chromatography-separation-techniques-supramolecular-association

Figure 5: Possible types of supramolecular association of 4-(ω-hydroxyalkyloxy)- 4’-cyanoazoxybenzenes Ia-e.

DSC data demonstrated that energy of the nematic-isotropic phase transition of supramolecular azoxybenzenes Ia-e was of 2.64-2.87 kJ/ mol, significantly higher than that of the azoxybenzenes not containing terminal OH groups in the aliphatic fragment and hence not capable of the self-assembly via hydrogen bonding (0.85-1.37 kJ/mol). The high enthalpy of the phase transition from the ordered liquid-crystalline state into the disordered isotropic liquid was likely due to disruption of the intermolecular hydrogen bonds.

Anisotropic properties

Operation parameters of visual indication devices taking advantage of electrooptical effects of liquid crystals depend on anisotropy of dielectric properties of the mesogens. Therefore, measurement of components of dielectric permittivity tensor is of primary importance for development of new materials and estimation of their potential. In view of that, we studied static dielectric permittivity of 4-(8-hydroxyoctyloxy)-4'-cyanoazoxybenzene Id (Figure 6).

chromatography-separation-techniques-Dielectric-permittivity

Figure 6: Dielectric permittivity of 4-(8-hydroxyoctyloxy)-4’-cyanoazoxybenzene Id as function of temperature.

The studied compound Id revealed positive dielectric permittivity anisotropy image and sufficiently high dielectric constant value, due to the presence of highly polar cyano group in the terminal fragment. Phase transitions temperature determined using dielcometric method coincided well with those determined by thermomicroscopy.

In the case of conventional 4-octyloxy-4’-cyanoazoxybenzene Δε=9.5 [56] at ?red=?-TNI=-7°?. Introduction of terminal hydroxyl group increased the ?? value up to 11.8 in the case of compound Id. That could be due to both the increase of overall dipole moment of the molecule upon addition of a polar hydroxyl group and significant changes of nature of the association processes in the nematic and isotropic phases of supramolecular azoxybenzenes as compared to their analogs not capable of self-assembly.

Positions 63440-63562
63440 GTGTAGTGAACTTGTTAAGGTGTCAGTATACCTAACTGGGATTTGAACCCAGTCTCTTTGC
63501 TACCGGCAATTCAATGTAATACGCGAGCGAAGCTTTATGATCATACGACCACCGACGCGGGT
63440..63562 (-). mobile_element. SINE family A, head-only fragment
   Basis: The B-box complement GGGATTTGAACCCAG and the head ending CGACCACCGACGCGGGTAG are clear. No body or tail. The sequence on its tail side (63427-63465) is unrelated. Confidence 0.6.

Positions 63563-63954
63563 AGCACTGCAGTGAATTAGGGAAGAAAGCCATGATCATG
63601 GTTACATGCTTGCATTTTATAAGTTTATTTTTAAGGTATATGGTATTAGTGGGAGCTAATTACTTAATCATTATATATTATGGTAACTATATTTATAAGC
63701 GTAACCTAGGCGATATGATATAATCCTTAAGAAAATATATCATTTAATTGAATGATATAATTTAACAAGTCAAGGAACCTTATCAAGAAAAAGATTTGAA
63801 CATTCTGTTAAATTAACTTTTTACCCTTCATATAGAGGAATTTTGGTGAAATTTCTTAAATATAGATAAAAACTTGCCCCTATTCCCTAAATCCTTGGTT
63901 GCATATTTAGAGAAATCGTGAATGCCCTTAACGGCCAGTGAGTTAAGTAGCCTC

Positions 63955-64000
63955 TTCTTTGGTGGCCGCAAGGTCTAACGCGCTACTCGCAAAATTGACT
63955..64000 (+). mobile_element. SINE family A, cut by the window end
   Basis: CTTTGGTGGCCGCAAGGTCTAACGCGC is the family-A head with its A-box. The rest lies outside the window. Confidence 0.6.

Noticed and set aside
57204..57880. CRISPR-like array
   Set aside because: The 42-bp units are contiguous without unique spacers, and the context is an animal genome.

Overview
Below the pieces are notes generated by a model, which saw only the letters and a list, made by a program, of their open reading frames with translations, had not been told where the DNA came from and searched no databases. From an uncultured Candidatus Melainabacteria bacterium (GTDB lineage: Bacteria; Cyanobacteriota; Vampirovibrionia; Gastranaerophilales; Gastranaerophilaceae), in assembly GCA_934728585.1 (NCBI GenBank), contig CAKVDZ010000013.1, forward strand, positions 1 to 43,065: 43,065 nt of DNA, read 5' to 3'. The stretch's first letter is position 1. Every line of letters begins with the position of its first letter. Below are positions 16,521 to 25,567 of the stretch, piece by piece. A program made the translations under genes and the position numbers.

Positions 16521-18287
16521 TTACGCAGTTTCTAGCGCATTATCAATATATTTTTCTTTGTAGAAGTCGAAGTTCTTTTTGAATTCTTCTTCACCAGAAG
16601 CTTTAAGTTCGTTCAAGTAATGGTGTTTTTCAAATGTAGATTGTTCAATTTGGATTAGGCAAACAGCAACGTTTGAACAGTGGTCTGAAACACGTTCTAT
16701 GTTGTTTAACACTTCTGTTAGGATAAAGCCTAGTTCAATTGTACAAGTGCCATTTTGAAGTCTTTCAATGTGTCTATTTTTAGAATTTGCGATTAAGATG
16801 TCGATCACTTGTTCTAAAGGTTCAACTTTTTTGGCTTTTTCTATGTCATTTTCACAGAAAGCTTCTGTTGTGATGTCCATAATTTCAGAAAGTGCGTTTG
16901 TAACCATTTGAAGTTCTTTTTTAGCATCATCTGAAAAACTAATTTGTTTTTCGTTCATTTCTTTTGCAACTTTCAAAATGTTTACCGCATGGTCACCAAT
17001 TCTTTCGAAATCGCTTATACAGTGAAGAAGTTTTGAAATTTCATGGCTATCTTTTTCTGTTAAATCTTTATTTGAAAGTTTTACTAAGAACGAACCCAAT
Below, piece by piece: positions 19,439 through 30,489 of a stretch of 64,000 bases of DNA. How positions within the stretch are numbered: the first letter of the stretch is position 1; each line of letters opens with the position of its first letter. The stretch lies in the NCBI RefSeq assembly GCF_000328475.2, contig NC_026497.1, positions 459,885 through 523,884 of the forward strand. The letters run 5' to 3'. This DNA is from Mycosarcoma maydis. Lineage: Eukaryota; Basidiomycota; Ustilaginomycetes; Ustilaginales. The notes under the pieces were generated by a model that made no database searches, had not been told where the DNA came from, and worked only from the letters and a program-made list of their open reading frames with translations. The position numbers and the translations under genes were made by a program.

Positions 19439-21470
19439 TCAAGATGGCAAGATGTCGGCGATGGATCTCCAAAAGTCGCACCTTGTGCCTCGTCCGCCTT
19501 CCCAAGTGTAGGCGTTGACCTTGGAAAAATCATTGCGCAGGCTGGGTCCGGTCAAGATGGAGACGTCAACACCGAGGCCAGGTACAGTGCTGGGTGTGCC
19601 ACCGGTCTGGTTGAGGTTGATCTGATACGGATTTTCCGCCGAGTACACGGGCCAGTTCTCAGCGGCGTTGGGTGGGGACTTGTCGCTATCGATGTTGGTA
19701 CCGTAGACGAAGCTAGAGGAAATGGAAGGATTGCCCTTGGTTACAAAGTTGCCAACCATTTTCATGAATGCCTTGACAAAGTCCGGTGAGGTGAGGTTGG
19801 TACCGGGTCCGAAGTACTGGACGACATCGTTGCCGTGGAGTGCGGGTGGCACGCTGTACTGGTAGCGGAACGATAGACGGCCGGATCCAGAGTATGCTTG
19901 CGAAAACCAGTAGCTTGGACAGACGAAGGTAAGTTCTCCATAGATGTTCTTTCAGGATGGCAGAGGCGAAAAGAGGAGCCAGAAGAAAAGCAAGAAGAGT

The high temperature of mesophase existence complicates the application of compounds I in pure form. In view of that, investigation of efficiency of bifunctional azoxybenzenes Ia-e as dopants of lowtemperature cyanobiphenyls is of definite interest. In particular, we studied the influence of compounds Ia-e on mesomorphic and anisotropic properties of their mixtures with 4-pentyloxy-4'- cyanobiphenyl (5OCB).

Figure 7 displays a part of phase diagram of the 5OCB + I? mixture and the values of slope of the phase boundary of the 5OCB + 4-(ω-hydroxyalkyloxy)-4'-cyanoazoxybenzene mixtures. We found that compounds Ia-e were fully miscible with 5OCB and stabilized the mesophase. The highest stabilizing effect was revealed in the case of compound I?, and compound Ie was the least efficient stabilizer; seemingly, the effect was determined by the azoxybenzenes geometry parameters.

chromatography-separation-techniques-cyanoazoxybenzene

Figure 7: Fragment of the phase diagram of 5OCB–Ia mixture and slopes of the phase boundary of 5OCB–4-(ω-hydroxyalkyloxy)-4’-cyanoazoxybenzene mixtures.